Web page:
THE TESTIMONY OF ARCHAEOLOGY
Historical reconstruction through physical evidence is one of the main goals of archaeology; chapters of unwritten history are revealed by archaeological remains. In the case of biblical archaeology, traditions conveyed by texts add another and dominant element to the field of study. The edge between history and myth, however, is never easy to delineate, and both archaeological findings and biblical texts should not be just read, but also deciphered.
The biblical story of Exodus may be considered as eternal truth dictated by God, as a fairy tale or as history. To us it appears as a synthesis of oral tales that, passed for years from storyteller to storyteller, probably underwent adaptations and modifications prior to being put into writing. We consider the biblical descriptions of sites, geography, and topography, with numerous specific details, to have derived from real memories of the terrain and landscape, despite opposed exegetic tendencies of today. Travellers and storytellers of the past transmitted ancient tradition in a similar manner as happens today among many tribal populations around the world, where each storyteller may have distinct versions of tales, deriving from main contextual cores. Many of Har Karkom's archaeological remains are not buried and they have been visible for ages. No doubt, 3000 years ago they were better preserved than today; they may have been read, interpreted, and deciphered by travellers, as Bedouins still do, well before present-day archaeologists. But every relic which does not have a clearly recorded history may generate myths, and archaeological remains may either be testimonies to the truth of epic tales, or inspirations for the creation of such tales.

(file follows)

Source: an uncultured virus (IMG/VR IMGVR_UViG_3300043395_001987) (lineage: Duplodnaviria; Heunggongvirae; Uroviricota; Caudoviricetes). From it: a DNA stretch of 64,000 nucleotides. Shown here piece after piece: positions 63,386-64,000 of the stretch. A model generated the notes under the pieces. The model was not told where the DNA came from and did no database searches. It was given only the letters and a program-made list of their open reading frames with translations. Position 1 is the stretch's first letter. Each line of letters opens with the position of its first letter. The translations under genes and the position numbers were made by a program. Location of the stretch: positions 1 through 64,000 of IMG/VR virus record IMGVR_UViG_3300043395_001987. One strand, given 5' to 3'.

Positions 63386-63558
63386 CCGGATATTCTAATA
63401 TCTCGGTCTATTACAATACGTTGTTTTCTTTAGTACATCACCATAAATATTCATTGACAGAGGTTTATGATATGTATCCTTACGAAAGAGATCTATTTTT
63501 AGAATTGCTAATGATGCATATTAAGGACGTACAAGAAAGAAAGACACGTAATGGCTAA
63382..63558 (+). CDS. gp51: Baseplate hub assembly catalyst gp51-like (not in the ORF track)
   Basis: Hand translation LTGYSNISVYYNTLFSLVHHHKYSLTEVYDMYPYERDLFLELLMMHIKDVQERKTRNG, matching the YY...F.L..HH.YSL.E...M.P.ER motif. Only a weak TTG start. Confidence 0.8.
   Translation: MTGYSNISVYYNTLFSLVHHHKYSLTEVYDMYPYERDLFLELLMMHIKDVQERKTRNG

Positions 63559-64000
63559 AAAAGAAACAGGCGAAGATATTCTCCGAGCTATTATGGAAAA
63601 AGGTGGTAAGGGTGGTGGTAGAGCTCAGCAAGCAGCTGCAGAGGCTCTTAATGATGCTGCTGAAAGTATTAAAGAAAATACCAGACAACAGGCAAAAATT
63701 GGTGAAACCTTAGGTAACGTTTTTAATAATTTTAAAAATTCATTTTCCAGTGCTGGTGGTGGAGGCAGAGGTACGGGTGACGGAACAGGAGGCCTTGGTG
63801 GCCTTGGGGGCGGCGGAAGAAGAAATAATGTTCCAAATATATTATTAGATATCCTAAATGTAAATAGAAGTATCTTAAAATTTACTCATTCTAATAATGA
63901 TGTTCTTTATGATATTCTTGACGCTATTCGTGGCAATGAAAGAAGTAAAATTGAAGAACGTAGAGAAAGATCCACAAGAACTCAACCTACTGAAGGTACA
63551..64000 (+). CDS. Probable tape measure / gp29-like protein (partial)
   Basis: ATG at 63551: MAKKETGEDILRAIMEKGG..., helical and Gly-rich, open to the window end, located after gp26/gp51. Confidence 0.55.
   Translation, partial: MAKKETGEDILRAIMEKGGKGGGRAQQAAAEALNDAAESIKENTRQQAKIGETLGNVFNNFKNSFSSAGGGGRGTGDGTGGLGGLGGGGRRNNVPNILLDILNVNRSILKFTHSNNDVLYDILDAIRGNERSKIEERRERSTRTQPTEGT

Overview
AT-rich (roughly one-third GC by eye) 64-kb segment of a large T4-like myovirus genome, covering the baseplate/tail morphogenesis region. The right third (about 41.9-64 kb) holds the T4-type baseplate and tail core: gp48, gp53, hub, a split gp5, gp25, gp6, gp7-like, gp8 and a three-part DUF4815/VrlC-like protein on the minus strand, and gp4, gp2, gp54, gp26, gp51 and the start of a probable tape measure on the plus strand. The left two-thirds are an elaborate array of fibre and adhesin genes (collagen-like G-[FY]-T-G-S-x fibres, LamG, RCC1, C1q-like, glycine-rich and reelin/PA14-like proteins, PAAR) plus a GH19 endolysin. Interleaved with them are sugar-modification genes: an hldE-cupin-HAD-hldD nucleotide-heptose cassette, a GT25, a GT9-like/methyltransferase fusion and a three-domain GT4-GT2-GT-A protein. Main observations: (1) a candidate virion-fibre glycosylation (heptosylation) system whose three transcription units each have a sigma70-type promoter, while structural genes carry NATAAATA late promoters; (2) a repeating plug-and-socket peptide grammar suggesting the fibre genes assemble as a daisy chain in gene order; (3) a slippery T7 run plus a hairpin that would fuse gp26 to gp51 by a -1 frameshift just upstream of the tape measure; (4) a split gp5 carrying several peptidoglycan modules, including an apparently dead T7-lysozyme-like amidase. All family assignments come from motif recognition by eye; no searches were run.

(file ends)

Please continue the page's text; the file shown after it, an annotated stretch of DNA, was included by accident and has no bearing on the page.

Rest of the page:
Some biblical scholars consider the Pentateuch to be a group of texts with metaphoric meanings. Others consider it a collection of popular tales. For these people it may seem useless to look for topographical or historical data in the texts. Others consider the Bible as "the Word of God," and for them it is almost blasphemy to search for the described sites. The study of biblical archaeology, when the site involved concerns a place such as Mount Sinai, presents the difficulty of confronting attitudes and philosophies that discourage every attempt to reconstruct history in the modern sense of the word. The biblical narration is a story, but every type of reading and interpreting sees the story differently: from fantasy to history, from myth to revelation.